Janice Combs, brain meningioma, Stereotactic Radiosurgery
The blistering desert sun strikes the sweltering pavement below. It is high noon, but there still are miles left to go. You pedal for hours with just a few stops for water and a short reprieve. Imagine nothing but you, a bicycle and 100 miles of desert road stretched before you. Now, imagine doing that less than five months after brain surgery.
Janice Combs imagined. Janice Combs did it.
In 2005, 45-year-old Janice Combs was training for a Leukemia and Lymphoma Society bike ride in Tucson, Ariz. Her training consisted of long rides—sometimes 15 to 25 miles per day.
Janice, a resident of Oak Ridge, Tenn., and a substitute teacher at Linden Elementary, set out one day for an 18-mile training ride. Taking a route she had rode so many times before, Janice was enjoying her sunny afternoon ride and did not worry when she saw a cat on the side of the road. She watched it, not thinking he would jump out in front of her. However, as she approached, the cat darted under her bicycle between the tires, knocking her off the bike and plunging her to the pavement.
Although she cannot recall the events that followed, Janice later saw the damage that was done. “My helmet had a huge dent in it, “she recalls. “Those are made to not do that, and there it was—a huge dent. I cannot imagine how much force you would need to put such a dent in a helmet.”
Due to her terrible trauma, emergency medical services took Janice to the University of Tennessee Medical Center, the area’s only Level I trauma center. There, Janice underwent many tests and treatments for her various injuries. “I love UT Medical Center’s nursing,” she says. “I couldn’t have made it through this without their support.”
The accident left Janice with a punctured lung, broken ribs, a damaged shoulder, broken thumb and many stitches. However, these were not the worst of her story. A CT Scan to determine if she had any head injuries revealed a brain meningioma.
A brain meningioma is a tumor in the brain that occurs most commonly in women ages 40 to 70. Meningioma usually is a benign tumor of the meninges, a membrane that covers the brain that can grow to invade the skull and compress the underlying brain tissue. While 90 percent are benign, they still may cause devastating complications and even death due to their size or location.
Janice’s neurosurgeon, Dr. William Snyder, Jr., scheduled a magnetic resonance imaging (MRI) for a better look at the tumor. The tumor was still small, and Janice had never shown any symptoms. She was anxious about having any surgery and even more fearful when hearing about the details of other surgeries.
Janice was worried about her treatment options. “You are not looking for alternative treatments when you find out you have something like that,” she explains. “You trust that your doctor will know all of the alternatives.” Luckily, her doctor knew of a non-surgical treatment.
Janice’s doctors believed her tumor could be treated by stereotactic radiosurgery, a non-invasive, image guided, high-energy radiation treatment. Stereotactic radiosurgery offered a frameless alternative to other treatment methods, painless treatment and no recovery time was predicted. For an active person such as Janice, there was no question.
Once Janice met with her doctor, the process began. “I met with Dr. Robert Bertoli, a radiation oncologist at UT Medical Center, who was absolutely wonderful,” she said. “He took the time to explain everything to me. He spent lots of time with me and took me from the beginning to the end of my Stereotactic Radiosurgery treatment and really made sure I was informed.”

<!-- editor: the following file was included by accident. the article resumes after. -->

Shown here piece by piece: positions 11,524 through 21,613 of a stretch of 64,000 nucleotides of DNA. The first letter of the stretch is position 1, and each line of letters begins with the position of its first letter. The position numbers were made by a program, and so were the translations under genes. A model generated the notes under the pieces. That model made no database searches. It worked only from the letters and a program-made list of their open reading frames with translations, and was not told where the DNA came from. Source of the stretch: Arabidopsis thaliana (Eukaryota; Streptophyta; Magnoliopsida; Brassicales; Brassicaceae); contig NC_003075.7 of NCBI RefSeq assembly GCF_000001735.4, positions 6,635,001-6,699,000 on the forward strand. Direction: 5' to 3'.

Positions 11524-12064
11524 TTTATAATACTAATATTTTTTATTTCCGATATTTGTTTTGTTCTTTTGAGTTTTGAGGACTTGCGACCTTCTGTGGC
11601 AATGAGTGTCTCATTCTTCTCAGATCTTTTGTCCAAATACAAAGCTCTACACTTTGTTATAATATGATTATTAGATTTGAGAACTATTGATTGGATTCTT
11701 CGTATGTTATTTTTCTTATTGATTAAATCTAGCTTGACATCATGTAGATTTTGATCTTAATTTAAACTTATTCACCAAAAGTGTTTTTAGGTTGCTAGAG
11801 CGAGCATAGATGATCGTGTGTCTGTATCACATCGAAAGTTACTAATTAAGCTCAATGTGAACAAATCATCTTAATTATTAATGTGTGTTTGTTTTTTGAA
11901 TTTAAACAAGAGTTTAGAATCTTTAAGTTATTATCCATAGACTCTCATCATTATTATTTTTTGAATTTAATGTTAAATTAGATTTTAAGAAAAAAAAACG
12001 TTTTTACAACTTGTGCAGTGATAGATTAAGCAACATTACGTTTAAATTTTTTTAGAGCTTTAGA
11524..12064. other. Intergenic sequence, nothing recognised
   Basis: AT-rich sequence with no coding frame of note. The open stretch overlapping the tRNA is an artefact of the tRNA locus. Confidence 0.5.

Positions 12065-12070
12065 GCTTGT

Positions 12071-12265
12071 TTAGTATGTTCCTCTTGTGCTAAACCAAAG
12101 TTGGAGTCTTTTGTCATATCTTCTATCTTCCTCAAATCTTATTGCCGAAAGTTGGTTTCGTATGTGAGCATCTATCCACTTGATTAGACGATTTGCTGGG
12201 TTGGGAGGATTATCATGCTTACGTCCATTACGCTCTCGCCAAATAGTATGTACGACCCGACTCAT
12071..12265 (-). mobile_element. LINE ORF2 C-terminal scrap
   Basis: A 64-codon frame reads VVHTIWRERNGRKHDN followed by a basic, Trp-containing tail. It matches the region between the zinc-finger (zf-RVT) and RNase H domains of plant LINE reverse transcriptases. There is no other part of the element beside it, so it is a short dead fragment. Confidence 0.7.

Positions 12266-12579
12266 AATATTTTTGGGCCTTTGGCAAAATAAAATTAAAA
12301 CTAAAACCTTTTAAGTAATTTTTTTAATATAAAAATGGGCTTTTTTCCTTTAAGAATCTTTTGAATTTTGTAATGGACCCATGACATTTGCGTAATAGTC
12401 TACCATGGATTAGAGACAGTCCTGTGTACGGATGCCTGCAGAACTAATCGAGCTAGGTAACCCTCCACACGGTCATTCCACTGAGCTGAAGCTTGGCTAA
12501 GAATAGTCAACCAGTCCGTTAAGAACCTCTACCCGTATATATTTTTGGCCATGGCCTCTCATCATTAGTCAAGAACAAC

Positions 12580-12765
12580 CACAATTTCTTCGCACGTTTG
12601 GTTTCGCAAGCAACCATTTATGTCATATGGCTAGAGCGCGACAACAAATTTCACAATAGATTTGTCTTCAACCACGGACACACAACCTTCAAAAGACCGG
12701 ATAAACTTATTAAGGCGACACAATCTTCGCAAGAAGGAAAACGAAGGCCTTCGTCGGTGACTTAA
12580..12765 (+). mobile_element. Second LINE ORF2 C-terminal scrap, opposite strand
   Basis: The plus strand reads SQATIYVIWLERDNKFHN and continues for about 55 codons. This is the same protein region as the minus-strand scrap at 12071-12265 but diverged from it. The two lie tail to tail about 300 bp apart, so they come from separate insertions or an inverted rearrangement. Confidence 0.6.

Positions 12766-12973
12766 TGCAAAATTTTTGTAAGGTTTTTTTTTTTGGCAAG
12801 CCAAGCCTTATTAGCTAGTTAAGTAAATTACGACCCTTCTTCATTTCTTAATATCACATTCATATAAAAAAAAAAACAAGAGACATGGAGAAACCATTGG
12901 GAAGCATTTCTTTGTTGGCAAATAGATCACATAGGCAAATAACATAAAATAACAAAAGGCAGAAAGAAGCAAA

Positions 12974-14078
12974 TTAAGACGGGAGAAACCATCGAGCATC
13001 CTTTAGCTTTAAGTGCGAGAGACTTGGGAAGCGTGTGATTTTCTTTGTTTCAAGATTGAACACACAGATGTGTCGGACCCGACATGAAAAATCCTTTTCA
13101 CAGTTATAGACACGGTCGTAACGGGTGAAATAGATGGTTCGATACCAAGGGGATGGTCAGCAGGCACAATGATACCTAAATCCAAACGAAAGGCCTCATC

Stereotactic Radiosurgery is used to treat tumors and other conditions throughout the entire body. This technology is able to treat conditions such as trigeminal neuralgia, lung tumors, liver tumors, prostate tumors, brain tumors, spine tumors, pancreas tumors and other soft tissue tumors.
The Stereotactic Radiosurgery staff created a personalized, fitted face mask for immobilization during treatment and mapped out a treatment plan. Janice would undergo five daily treatments for an hour and 15 minutes each day. “I would rehab my shoulder, workout or bike ride and then go in for treatment,” she says. “It did not slow me down.”
Janice would simply have to lie down on the table wearing her face mask and let the machine do the work, all while listening to her choice of music. First, the image-guidance system would track and verify Janice’s tumor location. This system also automatically compensates for any patient movement during treatment delivery.
“It is really neat technology,” Janice says. “Although they still want you to hold still, if you should have to move, the Stereotactic Radiosurgery stops itself, aligns with your new position and continues your treatment. It made the procedure so much easier to have some flexibility like that.”
After Janice’s five treatments, she felt great. Janice attributes her successful Stereotactic Radiosurgery treatment with the kind and caring staff of the medical center. “The Stereotactic Radiosurgery staff was wonderful,” she says. “They were very friendly and kept me informed. They made it able for me to relax and recover. Less than five months after the treatment, I rode 100 miles.”
Janice continues regular checkups, which initially were every three months, then six months and then a year. Her results: no growth of the brain meningioma and a healthy, active lifestyle that almost was lost. She continues to ride and regularly participates in biking marathons.
Janice is an inspiration to her friends, her family, other patients and her students. “My accident has been an excellent teaching tool for my students on why they should wear helmets, but it also is a great example of an alternative to surgery,” she says. “I can walk. I can run. I can talk. I can think. I am so happy Stereotactic Radiosurgery was here!”